rdann -a qrs -r ecg_04_15_AM
    (annotation type was set to qrs as gqrs outputs a .qrs file. This can be changed if another annotator was used. For example, -a wqrs can be used if a .wqrs file was generated from wqrs)
  6. wave was used to view the annotations too. There is some fonts issue with xview, and here’s physionet’s suggested workaround: use -fn fixed:
    (File>Annotator has to be specified to see the ‘N’s. View can be adjusted to change scales and add grids.)Everything except the first peak was correctly detected in this case.
  7. Getting the RR intervals:
    ann2rr -r ecg_04_15_AM -a qrs -w -i s -c >ecg_04_15_AM.rr1.txt
    -w: would specify that we are looking at ‘N’s
    -i s: would output times in seconds
    -c: would only exclude intervals that are not bounded on both sides (hopefully getting rid of the first problematic capture too)
  8. Next is to install [ plt ]. make install is not being able to find my X11 libraries…


FTPing ECG data to the Beaglebone Black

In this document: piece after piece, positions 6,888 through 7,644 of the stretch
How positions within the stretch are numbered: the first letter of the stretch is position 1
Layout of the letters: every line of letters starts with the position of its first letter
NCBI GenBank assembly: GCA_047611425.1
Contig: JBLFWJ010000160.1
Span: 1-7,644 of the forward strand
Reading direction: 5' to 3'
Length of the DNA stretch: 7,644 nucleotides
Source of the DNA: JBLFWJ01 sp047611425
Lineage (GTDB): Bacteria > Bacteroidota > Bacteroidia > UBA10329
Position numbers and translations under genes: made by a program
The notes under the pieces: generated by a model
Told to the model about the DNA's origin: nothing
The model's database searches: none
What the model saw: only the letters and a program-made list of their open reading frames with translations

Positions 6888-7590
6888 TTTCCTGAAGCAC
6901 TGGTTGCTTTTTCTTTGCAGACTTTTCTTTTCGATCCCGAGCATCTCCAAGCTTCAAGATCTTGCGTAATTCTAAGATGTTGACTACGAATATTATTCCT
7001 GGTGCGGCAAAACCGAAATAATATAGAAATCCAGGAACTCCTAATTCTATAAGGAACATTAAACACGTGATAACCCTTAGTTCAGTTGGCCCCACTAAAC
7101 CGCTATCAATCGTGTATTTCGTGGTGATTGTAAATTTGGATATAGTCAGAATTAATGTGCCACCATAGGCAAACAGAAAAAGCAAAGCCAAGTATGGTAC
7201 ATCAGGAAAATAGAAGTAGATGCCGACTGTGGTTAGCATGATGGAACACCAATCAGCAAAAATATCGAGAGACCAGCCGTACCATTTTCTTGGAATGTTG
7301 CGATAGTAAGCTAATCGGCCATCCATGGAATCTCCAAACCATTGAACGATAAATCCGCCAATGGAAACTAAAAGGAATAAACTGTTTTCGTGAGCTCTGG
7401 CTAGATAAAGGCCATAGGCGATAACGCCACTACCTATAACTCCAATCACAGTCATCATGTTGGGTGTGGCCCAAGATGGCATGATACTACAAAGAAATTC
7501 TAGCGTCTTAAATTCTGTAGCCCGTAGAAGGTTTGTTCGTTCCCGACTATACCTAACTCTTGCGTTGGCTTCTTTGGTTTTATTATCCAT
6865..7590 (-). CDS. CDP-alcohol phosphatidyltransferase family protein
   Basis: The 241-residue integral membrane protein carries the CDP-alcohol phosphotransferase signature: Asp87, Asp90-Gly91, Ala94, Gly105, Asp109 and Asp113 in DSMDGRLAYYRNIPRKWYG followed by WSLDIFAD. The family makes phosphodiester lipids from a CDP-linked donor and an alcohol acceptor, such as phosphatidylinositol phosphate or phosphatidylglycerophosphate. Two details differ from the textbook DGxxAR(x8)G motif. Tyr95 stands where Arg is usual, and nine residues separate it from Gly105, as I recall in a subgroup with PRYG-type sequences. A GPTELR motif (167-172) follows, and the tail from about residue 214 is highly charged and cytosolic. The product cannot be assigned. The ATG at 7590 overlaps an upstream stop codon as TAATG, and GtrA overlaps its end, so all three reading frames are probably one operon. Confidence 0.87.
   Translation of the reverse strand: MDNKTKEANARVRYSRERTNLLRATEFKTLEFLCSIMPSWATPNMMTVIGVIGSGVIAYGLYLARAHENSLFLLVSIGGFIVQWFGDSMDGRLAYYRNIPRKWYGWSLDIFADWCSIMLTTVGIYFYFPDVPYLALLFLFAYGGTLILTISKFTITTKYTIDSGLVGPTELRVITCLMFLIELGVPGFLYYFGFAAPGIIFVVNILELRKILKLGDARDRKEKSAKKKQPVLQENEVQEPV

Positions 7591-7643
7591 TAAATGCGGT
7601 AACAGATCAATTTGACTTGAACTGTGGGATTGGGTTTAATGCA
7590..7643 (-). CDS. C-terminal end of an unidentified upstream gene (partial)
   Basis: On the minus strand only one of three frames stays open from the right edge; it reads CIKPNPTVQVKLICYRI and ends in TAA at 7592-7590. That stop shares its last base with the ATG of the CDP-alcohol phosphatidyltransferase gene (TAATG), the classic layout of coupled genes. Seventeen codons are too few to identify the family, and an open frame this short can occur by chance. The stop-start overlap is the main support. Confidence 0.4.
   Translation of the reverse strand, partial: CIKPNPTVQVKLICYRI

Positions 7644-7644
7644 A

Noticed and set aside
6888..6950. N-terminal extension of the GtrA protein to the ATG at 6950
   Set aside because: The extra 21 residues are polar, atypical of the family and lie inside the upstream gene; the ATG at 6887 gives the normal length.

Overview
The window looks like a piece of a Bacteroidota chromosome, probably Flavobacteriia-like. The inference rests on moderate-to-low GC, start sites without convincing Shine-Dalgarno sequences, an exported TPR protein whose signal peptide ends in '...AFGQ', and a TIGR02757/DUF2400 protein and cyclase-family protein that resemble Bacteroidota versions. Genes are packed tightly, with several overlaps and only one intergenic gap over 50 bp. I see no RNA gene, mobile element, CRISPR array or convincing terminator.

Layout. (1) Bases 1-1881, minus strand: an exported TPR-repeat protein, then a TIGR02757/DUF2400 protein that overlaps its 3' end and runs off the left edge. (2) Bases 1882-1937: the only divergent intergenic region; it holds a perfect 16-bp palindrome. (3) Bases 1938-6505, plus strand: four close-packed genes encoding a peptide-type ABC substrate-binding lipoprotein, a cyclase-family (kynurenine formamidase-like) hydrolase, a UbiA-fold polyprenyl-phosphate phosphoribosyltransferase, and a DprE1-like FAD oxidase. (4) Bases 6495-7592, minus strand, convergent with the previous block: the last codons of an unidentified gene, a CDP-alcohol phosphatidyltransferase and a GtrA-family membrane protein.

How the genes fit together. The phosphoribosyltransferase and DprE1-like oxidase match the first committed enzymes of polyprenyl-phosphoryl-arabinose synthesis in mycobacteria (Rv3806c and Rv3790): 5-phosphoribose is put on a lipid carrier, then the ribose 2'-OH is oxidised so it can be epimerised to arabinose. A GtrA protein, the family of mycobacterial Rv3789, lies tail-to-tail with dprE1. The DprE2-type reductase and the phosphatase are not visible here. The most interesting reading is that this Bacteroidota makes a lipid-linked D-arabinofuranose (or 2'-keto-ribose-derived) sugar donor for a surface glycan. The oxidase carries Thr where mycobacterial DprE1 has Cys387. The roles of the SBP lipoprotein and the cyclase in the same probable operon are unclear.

Before getting libpruio running, I am curious to see if I can process ECG to get HRV on the Black itself. I started with [ physionet’s HRV howto ], which included setting up [ wfdb software package ] on the Black. Working as root helped skip all the permission denied problems:

sudo -s

To get wfdb, I started with

apt-get install gcc libcurl4-openssl-dev libexpat1-dev

Running apt-get update helped.

The next was to wget the tarball and begin installation. Funnily enough, I had to apt-get make as well…


I had to remove the ‘s’ from https to skip this alert:


(Yes, I also need to setup NTP time updates on the Black…)

Next step was to run configure, make install and make check. That worked, except for some time sync problems (again, NTP)

Then, to follow along with the HRV files, I decided to send over some ECG data (collected on MSP432 with multitasking!) over to the Black. As I am on Windows, [ PSFTP ] is a good option.

I opened a connection to the board, and tried to write the files over, but it turned out that I didn’t have write permissions…


And I didn’t have permissions to change these permissions. Thanks to [ dragonfly41] ‘s post, I used PuTTy again to change permissions for that folder.


Then sending the files over worked.

Now to proceed with the HRV analysis!